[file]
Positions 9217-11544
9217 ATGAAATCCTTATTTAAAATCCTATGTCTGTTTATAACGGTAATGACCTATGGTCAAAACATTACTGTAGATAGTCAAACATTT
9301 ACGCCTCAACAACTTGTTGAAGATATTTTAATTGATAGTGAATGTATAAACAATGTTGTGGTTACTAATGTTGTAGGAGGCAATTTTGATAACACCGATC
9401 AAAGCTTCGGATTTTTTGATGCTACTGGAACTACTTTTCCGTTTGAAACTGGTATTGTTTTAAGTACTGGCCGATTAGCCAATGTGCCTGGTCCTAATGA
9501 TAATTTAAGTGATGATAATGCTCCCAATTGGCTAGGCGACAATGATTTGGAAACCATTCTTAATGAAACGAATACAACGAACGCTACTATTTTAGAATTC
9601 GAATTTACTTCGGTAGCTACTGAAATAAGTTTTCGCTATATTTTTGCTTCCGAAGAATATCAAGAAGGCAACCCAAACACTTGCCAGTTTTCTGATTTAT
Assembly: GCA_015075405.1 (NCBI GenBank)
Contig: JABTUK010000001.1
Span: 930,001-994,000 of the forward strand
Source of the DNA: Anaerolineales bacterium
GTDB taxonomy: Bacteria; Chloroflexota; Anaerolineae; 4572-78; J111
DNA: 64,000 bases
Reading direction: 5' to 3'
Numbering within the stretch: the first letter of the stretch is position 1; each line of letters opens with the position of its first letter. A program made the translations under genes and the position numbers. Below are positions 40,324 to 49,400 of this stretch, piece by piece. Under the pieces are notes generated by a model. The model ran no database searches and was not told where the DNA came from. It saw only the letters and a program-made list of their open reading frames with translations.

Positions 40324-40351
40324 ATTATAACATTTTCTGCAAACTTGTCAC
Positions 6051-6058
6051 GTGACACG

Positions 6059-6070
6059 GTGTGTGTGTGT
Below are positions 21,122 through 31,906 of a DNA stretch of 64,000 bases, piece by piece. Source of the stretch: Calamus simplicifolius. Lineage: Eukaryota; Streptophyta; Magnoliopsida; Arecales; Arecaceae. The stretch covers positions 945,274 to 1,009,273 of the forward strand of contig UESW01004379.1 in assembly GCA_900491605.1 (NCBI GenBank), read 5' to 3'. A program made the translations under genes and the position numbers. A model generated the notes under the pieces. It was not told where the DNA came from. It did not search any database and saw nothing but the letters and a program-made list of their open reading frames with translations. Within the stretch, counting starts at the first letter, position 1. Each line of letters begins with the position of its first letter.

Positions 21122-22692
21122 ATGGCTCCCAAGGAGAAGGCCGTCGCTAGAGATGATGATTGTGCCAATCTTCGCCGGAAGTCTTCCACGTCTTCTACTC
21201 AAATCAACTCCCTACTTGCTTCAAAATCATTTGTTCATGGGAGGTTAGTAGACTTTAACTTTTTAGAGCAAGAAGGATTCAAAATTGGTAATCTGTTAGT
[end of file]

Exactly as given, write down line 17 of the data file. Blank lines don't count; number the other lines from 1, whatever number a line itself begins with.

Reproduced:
Positions 6051-6058